ARM: Who needs 128-bit chips?

It started with the Korean Herald quoting an unnamed ARM official who, allegedly, “predicted that a 128-bit processor could hit the market in the next two years.” Now, it seems that ARM is adamant that it has no immediate plans for a 128-bit chip. 
Ian Drew, ARM's EVP for Business Development and Chief Marketing Officer, rebutted the claims as strongly as he could.
“There are absolutely no plans underway for 128 bit ARM-based chips because they simply aren’t needed. Rumors to the contrary are simply incorrect.”
We can, as always, blame Apple for everything. The company kicked off the bit wars (made up name) by putting the 64-bit A7 processor in the iPhone 5S. Flurry of activity. Brief flutter of headless chickens in the Android camp, and Samsung is going to be out with its own 64-bit chips in 2014 for Android. 
The ARMv8-A 64-bit architecture has been around for more than two years ago and it is expected that ARM will be pushing more 64-bit designs into everything from phones to servers. So, 64-bit is good, but 128-bit ain't happening anytime soon.
Because? Because we probably don't need it right now. In PCs 64-bit processors allowed you to use more than 4 GBs of RAM. Remember when game developers were excited because they could store more textures in memory and improve frame rate throughput. More RAM, more power, more fun.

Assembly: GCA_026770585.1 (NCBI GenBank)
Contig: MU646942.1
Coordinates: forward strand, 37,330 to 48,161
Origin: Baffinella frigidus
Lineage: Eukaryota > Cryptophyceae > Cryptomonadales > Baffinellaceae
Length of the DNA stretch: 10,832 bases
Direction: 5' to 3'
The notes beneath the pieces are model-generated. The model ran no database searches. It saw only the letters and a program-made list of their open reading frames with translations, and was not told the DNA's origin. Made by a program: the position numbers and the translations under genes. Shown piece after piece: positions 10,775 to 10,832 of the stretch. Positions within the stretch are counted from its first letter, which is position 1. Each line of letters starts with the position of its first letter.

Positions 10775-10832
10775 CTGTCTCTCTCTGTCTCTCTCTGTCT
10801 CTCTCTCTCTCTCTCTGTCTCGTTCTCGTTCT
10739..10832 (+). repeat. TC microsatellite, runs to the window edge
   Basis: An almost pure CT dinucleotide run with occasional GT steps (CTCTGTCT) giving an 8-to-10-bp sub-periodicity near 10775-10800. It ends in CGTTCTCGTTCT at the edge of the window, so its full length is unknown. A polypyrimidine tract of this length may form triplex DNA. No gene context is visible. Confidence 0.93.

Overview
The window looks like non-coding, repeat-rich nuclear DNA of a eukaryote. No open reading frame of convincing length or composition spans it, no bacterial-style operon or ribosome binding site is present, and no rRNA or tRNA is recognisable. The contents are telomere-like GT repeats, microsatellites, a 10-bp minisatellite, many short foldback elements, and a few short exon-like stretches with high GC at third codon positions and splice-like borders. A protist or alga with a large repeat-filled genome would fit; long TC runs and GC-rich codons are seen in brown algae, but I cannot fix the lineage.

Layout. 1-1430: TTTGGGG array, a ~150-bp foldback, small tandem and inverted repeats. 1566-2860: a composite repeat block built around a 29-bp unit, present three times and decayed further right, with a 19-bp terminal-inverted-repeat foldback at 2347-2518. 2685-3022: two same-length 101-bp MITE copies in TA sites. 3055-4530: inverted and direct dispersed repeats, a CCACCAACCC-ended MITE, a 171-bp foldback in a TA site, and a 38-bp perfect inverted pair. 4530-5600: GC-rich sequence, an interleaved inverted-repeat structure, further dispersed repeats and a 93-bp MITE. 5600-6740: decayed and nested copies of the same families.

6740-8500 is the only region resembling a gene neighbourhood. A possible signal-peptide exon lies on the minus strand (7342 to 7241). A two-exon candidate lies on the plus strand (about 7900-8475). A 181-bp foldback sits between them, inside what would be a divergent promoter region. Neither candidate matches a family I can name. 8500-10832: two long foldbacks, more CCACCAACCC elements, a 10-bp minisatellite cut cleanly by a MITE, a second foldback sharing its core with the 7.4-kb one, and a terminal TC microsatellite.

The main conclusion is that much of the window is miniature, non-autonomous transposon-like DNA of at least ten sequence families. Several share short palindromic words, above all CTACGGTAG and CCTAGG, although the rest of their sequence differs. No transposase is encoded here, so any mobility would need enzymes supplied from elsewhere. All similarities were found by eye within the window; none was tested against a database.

Well, you can't get 4GB of RAM into a phone. And Android is kind of optimized for 512MB of RAM because it wants to work in cheaper phones, and none of that let them eat cake Apple hardware type stuff. So, what's the point?
Encryption is faster. Anything that requires greater computational power for big number crunching should be faster on 64-bits versus 32-bit. And heck, you probably can get more memory in to phones and applications can take advantage of it. It's not a bad thing, but the drive to 128-bits? Nope. Not just yet.
There is a pretty good Reddit thread about 32 bit versus 64 bit. 

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